Flash Fridays – The Flash #327 November 1983

Mar 15, 2024

With this issue, Cary Bates, the writer of The Flash, also takes on the editorial duties for the book. This could be taken as a sign that the powers that be at DC Comics thought that the current story arc was simply amazing work that was energizing the book, hauling in new readers by the bus load, and that Bates should be given free editorial and artistic reign to follow his muse down this new path. Or… then again, it could be the exact opposite. Sadly, instead of capturing everyone’s attention at DC, no one seemed to be paying any attention at all. The sales numbers on The Flash were sinking like a hammer in a lake, and there seemed to be little optimism in the house that Superman built that things could be turned around. The 350th issue wasn’t far off and it would make a propitious point to call it a day. There were even those who in the DC offices who thought that Bates was doing was the wrong thing by having the Flash be charged with murder and put on trial. Not helping things was the fact that a blockbuster story entitled Crises on Infinite Earths was looming on the horizon. It was a massive tale (for the time) which was intended to tidy up the entire DC Comics universe. One aspect of this story is that some superheroes would die (and this was kind of before they would die and then “get better”). When it came time to decide which superhero would die, the Flash, who was skiing on the downslope of the bell curve anyway, made a tempting target for the grim reaper. So why bother to tie up an editor on The Flash. Just give the job to Cary and let him go, which is exactly what they did.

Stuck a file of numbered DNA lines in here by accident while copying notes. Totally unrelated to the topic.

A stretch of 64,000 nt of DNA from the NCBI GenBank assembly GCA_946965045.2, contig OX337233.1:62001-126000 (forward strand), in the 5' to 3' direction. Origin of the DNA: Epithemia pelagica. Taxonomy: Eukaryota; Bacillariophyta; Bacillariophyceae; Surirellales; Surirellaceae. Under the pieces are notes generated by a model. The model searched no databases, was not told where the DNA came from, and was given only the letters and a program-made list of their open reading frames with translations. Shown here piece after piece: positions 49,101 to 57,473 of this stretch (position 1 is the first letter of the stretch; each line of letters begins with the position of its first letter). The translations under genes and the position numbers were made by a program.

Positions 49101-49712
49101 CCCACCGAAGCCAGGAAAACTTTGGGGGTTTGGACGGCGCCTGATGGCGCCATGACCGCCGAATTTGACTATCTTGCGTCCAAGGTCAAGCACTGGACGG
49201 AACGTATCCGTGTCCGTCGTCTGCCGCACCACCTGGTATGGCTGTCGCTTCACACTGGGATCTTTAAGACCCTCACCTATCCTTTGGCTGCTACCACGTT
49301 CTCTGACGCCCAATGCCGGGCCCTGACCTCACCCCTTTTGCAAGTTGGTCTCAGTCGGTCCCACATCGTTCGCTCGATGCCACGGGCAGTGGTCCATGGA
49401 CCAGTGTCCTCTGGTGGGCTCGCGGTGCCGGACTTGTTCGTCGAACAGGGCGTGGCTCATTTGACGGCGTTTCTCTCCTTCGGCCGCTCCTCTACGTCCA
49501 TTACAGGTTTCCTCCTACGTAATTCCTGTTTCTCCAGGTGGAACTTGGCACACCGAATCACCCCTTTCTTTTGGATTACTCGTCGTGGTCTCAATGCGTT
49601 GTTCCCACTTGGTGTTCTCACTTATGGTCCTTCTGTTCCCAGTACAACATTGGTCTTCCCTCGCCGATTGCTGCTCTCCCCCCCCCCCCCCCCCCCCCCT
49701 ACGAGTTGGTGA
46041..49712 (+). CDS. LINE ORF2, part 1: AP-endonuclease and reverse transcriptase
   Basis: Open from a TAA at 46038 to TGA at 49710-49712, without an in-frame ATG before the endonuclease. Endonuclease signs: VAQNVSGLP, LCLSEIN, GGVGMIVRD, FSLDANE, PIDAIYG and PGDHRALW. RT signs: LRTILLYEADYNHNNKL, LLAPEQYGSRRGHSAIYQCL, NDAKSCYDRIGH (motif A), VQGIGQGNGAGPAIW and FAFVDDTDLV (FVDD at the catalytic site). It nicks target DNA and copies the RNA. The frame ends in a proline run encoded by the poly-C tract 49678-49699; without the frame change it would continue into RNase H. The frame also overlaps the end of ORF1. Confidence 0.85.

There would be no more attempts to shoehorn in any other features at the back of the book trying to boost sales and scant attention paid at all thus giving Bates a large canvas and the freedom create his 28 issue masterpiece. Now this is just me thinking here, but it seems that at some point Bates embraced his fate (and the Flash’s) and decided write a story that would send the Flash off in the manner truly befitting the first Silver age superhero because it sure seem as if that’s what he did. He began by looking at the Flash’s back pages and revisiting the various tropes that that had helped to make The Flash what it is. In the previous issue, he’d gathered the Flash’s rogues villains for the burial of the Reverse Flash, and then in this issue he completes the job by bringing back Grodd the gorilla from where writer Mike Barr had left him in the body of a homeless person. With penciling by Carmine Infantino and Dennis Jensen, I have to say that Grodd never looked better. He, of course, vows revenge on the Flash, but, before that can happen, Bates has the Flash beamed up to the Justice League satellite so that they can decide whether his murder rap has violated their charter and that he needs to be expelled from the JLA. The vote is a tie with the late arriving Superman getting to cast the tie breaking vote. The issue ends as Supes is about to make his decision. Almost a soap opera style cliffhanger that leaves us eagerly awaiting the next issue. This is fun stuff.

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